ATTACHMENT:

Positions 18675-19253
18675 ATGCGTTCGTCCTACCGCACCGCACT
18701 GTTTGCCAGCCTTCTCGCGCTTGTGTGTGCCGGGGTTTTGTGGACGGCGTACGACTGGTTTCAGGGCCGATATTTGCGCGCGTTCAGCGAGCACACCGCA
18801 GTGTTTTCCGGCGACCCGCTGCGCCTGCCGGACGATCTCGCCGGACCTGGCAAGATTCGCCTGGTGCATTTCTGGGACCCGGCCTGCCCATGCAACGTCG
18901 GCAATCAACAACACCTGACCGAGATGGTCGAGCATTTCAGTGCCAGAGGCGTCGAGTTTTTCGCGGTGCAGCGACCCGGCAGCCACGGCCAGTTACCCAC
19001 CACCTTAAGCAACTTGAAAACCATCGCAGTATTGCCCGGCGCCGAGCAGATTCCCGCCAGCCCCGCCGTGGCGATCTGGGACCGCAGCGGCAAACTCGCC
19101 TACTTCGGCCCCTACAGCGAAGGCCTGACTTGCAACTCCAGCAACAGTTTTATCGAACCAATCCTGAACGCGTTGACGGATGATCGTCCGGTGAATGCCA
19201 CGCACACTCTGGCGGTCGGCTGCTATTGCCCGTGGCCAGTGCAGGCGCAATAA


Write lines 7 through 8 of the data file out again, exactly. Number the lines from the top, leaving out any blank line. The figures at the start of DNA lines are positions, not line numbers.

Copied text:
19101 TACTTCGGCCCCTACAGCGAAGGCCTGACTTGCAACTCCAGCAACAGTTTTATCGAACCAATCCTGAACGCGTTGACGGATGATCGTCCGGTGAATGCCA
19201 CGCACACTCTGGCGGTCGGCTGCTATTGCCCGTGGCCAGTGCAGGCGCAATAA